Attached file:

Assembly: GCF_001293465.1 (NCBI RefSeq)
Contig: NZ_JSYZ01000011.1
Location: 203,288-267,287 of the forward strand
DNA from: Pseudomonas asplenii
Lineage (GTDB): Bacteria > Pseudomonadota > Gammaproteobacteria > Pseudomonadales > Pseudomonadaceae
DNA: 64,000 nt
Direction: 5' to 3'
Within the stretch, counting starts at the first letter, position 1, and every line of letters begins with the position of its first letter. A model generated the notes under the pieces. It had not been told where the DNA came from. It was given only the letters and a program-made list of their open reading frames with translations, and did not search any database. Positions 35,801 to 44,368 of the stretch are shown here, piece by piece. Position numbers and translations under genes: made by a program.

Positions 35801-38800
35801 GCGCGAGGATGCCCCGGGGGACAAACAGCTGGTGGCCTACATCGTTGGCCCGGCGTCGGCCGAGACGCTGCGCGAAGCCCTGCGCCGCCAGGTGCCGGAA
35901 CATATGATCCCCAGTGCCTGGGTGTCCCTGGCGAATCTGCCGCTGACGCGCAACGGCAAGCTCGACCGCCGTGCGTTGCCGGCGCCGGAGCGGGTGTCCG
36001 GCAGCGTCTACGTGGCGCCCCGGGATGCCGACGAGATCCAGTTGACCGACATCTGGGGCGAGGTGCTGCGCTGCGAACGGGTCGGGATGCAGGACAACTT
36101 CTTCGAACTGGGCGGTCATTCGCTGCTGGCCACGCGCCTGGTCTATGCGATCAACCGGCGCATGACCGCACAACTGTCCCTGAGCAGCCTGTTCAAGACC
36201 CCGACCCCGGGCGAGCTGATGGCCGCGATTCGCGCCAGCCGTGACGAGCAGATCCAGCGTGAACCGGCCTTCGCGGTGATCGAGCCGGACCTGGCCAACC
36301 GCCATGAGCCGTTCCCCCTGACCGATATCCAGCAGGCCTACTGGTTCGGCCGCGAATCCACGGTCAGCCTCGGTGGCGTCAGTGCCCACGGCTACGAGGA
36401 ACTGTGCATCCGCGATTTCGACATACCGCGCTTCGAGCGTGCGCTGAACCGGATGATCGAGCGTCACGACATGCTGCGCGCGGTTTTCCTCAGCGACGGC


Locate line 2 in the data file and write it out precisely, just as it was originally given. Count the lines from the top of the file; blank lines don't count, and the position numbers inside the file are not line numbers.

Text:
Contig: NZ_JSYZ01000011.1